No Action Seen After Hearing On Policy Office

WASHINGTON-Congress has several options to strengthen the effectiveness of the White House science adviser and the Office of Science and Technology Policy (OSTP). But a hearing last month, more tame than some had expected, made clear that no changes are contemplated before the next president takes office. Part of the perception of weakness was attributed to the relatively low profile of the current adviser, William R. Graham; OSTP's modest budget of less than $2 million, and its small staff o

Ted Agres
Mar 6, 1988
WASHINGTON-Congress has several options to strengthen the effectiveness of the White House science adviser and the Office of Science and Technology Policy (OSTP). But a hearing last month, more tame than some had expected, made clear that no changes are contemplated before the next president takes office.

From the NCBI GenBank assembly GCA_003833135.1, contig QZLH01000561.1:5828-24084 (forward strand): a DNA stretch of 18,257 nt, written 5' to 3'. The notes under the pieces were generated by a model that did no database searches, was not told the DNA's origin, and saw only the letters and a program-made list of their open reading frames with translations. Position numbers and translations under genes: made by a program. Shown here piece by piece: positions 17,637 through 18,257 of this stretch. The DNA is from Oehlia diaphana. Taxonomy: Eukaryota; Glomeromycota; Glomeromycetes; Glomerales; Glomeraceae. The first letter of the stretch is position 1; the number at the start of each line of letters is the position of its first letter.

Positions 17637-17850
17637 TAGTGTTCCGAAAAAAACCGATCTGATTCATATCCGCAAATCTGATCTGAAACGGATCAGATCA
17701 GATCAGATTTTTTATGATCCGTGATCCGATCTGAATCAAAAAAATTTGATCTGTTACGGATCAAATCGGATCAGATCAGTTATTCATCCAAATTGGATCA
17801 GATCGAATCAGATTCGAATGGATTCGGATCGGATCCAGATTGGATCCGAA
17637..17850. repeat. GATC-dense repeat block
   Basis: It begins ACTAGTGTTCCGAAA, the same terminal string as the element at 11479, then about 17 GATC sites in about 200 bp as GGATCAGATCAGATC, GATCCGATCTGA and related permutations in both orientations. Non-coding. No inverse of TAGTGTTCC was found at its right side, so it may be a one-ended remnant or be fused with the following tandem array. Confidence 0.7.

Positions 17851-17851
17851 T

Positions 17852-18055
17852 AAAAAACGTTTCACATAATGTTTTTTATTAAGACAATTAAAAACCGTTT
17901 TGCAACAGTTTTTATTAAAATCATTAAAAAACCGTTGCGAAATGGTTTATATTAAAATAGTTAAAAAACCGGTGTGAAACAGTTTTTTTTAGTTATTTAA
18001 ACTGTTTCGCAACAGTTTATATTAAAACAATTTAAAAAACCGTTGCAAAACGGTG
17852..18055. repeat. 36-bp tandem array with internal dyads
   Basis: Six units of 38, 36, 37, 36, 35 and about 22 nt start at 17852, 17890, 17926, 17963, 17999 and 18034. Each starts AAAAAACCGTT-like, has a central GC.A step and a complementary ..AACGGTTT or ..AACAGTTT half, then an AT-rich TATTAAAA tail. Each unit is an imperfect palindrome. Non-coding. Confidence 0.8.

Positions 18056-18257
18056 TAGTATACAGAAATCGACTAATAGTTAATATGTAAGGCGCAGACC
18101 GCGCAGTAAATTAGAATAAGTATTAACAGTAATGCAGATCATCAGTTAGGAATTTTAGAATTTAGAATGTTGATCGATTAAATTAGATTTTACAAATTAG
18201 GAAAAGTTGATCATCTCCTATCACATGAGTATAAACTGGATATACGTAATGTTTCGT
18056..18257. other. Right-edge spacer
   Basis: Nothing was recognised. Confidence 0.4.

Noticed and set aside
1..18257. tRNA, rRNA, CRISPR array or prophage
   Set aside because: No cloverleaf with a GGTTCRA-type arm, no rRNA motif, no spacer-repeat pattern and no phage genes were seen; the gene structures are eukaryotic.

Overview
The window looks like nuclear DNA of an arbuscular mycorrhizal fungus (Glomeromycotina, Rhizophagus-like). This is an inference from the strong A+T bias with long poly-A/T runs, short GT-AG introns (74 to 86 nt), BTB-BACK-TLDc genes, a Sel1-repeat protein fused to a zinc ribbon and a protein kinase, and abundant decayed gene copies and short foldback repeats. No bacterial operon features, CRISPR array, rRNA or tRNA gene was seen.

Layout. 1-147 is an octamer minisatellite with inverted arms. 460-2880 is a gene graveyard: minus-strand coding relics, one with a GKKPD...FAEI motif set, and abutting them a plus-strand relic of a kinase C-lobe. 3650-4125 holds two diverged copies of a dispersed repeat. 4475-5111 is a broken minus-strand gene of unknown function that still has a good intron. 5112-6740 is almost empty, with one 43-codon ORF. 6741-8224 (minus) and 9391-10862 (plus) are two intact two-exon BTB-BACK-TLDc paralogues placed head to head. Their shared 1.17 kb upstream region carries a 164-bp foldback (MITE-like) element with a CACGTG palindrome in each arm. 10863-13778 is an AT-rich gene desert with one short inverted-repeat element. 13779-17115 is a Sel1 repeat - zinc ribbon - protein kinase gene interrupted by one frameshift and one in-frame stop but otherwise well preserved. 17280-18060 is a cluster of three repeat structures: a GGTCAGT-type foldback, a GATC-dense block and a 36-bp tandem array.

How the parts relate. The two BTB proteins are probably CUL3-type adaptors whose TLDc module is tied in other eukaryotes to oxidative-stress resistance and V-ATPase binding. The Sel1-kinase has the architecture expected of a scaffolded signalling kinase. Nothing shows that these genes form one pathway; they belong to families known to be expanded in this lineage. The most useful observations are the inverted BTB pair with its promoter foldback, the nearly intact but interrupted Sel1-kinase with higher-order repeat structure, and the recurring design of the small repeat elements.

Part of the perception of weakness was attributed to the relatively low profile of the current adviser, William R. Graham; OSTP's modest budget of less than $2 million, and its small staff of 15 permanent and 20 temporary full-time employees. "All of us can agree that this activity is vastly under-manned," testified Edward David Jr., science adviser to President Nixon. "In fact, I would call the level of manning and budget ludicrously small."

But Graham, as the lead witness, stated that OSTP's staffing and operations were adequate. He said he would recommend a similar arrangement for the new administration. Although subcommittee members clearly...

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